Oil prices jumped nearly two dollars a barrel Monday as Russia’s military advance into Ukraine raised fears of economic sanctions against one of the world’s major energy producers. Natural gas prices surged at the prospect of a decrease in global supplies.
By early afternoon in Europe, benchmark U.S. crude for April delivery was up $1.92 to $104.51 a barrel in electronic trading on the New York Mercantile Exchange. On Friday, the Nymex contract added 19 cents to close at $102.59.
Markets were responding as thousands of Russian troops solidified control over Crimea in the Ukraine. The U.S. warned Sunday that Moscow could face economic penalties unless it retreats.
“Ultimately the market wants to know to what extent the West will impose economic sanctions on Russia if there is bloodshed and further deterioration,” IG market strategist Chris Weston said in a report.
The military advance into Crimea, a predominantly Russian speaking region that is friendly to Moscow, came after protesters ousted Ukraine’s pro-Russian president, Viktor Yanukovych, over his decision to turn the country toward Russia instead of the European Union. Yanukovych fled to Russia after more than 80 people were killed in the protests in the capital Kyiv, but insists he’s still president.
Russia was the world’s second-largest producer of oil in 2012, accounting for 12.6 per cent of global supplies, according to the International Energy Agency. It was also the world’s top exporter of natural gas in that year, the IEA said, so any economic sanctions taken against Moscow would limit world supply and push up prices.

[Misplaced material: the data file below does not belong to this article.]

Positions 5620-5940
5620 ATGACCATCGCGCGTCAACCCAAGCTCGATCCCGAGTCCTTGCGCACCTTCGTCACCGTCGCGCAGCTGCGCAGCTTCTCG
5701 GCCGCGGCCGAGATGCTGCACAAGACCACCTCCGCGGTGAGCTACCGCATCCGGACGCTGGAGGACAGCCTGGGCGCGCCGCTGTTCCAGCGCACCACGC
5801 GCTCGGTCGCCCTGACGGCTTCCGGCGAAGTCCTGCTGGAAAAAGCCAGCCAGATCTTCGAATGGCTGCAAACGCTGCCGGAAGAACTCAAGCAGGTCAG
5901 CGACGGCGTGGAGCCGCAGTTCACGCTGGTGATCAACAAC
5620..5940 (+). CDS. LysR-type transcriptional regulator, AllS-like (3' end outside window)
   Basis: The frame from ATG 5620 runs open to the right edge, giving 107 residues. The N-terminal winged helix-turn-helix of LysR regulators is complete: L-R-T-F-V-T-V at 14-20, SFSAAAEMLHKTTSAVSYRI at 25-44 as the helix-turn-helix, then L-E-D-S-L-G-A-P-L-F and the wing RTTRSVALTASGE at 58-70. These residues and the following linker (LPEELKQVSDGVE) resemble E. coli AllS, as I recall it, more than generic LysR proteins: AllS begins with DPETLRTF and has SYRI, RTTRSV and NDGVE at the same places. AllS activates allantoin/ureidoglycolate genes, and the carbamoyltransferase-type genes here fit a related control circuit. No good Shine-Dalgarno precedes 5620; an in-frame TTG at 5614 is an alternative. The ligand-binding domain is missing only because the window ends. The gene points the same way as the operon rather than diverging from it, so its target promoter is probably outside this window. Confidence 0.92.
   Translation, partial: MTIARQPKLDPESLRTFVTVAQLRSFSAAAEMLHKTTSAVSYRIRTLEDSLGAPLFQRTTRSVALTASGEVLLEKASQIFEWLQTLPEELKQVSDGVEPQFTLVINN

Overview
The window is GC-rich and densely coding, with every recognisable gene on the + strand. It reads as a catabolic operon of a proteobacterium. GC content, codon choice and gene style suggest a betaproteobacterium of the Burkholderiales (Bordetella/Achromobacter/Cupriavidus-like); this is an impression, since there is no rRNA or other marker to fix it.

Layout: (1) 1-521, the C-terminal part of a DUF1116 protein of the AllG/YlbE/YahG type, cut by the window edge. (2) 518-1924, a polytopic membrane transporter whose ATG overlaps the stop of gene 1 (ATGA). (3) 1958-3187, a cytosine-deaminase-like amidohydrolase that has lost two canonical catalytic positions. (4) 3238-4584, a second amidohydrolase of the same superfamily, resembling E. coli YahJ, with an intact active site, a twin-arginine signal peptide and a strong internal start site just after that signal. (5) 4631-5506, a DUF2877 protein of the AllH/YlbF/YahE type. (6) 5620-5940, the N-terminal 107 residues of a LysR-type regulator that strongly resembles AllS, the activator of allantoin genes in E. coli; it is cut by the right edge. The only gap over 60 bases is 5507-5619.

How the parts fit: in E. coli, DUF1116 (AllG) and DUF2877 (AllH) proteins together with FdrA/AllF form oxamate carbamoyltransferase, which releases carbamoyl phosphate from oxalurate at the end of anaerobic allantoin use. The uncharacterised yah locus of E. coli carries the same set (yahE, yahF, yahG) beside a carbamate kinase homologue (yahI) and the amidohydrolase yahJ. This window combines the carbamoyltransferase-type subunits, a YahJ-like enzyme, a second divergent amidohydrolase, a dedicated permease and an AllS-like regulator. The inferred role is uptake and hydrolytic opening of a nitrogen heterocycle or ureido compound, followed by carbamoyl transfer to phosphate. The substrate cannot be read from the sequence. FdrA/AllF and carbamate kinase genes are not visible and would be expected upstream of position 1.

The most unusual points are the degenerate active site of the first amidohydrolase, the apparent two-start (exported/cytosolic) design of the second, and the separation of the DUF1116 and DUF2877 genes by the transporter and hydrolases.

“It is natural gas fundamentals which are probably more exposed to the current crisis, given Ukraine’s key role as a transit country for Russian natural gas supplies into the European Union,” analysts from JBC Energy in Vienna said in a note to clients. “However, an unusually mild winter has left most European gas inventories at the highest seasonal levels in years, meaning that markets would be relatively well prepared for any kind of supply disruption, in the short term at least.”
Brent crude, a benchmark for international varieties of crude, was up $2.88 to $111.95 on the ICE Futures exchange in London.
“The lion’s share of (Russia’s) 5 million barrels per day of oil exports go to Europe, so it is hardly surprising that Brent has risen in response to the conflict, even though the risk of actual delivery outages is small,” said analysts at Commerzbank in Frankfurt.
In other energy futures trading on Nymex:
— Wholesale gasoline rose 6.08 cents to $3.0382 per gallon.
— Heating oil added 6.97 cents to $3.086 per gallon.
— Natural gas climbed 7.8 cents to $4.687 per 1,000 cubic feet.